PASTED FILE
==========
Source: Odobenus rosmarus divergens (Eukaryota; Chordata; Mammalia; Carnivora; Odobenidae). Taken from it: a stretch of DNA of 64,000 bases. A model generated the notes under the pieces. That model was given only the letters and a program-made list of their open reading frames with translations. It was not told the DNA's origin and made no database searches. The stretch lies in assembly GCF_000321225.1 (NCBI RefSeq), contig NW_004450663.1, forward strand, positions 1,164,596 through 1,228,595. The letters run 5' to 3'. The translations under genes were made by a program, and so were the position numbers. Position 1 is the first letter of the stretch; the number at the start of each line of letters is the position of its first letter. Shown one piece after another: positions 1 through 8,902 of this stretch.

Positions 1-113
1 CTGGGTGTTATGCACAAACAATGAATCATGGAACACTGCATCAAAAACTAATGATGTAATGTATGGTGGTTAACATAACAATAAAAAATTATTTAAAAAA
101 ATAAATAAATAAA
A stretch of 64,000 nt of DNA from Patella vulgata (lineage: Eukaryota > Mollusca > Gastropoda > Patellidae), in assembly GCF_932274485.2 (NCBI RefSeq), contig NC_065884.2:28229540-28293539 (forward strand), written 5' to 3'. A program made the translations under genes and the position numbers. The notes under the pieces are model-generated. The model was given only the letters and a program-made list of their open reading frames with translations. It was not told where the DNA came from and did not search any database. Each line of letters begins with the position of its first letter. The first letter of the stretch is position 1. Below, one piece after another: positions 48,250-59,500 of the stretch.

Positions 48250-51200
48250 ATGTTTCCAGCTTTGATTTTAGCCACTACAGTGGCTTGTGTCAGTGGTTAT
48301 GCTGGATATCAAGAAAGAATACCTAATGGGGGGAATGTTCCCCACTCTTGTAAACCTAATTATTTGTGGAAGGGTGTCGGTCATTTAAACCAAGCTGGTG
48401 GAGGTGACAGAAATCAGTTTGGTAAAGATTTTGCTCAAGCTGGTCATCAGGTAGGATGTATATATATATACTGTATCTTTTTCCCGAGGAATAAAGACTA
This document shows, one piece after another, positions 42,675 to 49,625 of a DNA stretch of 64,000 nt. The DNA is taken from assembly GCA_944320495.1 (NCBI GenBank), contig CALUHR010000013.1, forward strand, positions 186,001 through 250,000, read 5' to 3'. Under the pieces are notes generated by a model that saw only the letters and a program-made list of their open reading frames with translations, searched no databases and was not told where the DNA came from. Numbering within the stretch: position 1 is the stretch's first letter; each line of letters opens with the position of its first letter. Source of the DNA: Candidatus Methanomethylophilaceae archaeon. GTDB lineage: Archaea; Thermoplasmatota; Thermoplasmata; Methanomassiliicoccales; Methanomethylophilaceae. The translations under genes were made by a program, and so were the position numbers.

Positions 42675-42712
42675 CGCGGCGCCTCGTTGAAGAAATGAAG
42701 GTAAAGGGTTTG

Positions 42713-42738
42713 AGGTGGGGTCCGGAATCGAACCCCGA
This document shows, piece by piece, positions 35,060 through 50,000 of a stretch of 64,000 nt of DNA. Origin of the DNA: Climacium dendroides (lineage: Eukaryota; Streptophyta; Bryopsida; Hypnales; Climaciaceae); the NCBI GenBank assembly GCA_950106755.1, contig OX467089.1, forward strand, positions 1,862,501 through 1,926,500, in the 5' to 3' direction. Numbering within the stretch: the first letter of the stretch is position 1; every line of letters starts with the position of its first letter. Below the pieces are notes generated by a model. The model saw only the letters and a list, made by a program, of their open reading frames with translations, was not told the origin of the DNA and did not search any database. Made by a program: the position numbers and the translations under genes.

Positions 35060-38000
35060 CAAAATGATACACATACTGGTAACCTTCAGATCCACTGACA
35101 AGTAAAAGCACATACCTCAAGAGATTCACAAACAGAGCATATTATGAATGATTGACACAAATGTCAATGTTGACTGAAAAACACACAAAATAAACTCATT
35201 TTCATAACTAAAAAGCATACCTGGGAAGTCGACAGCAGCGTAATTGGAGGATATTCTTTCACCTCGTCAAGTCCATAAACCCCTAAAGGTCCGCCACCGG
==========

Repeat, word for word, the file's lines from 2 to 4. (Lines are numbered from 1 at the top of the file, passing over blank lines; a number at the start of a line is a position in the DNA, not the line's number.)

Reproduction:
Positions 1-113
1 CTGGGTGTTATGCACAAACAATGAATCATGGAACACTGCATCAAAAACTAATGATGTAATGTATGGTGGTTAACATAACAATAAAAAATTATTTAAAAAA
101 ATAAATAAATAAA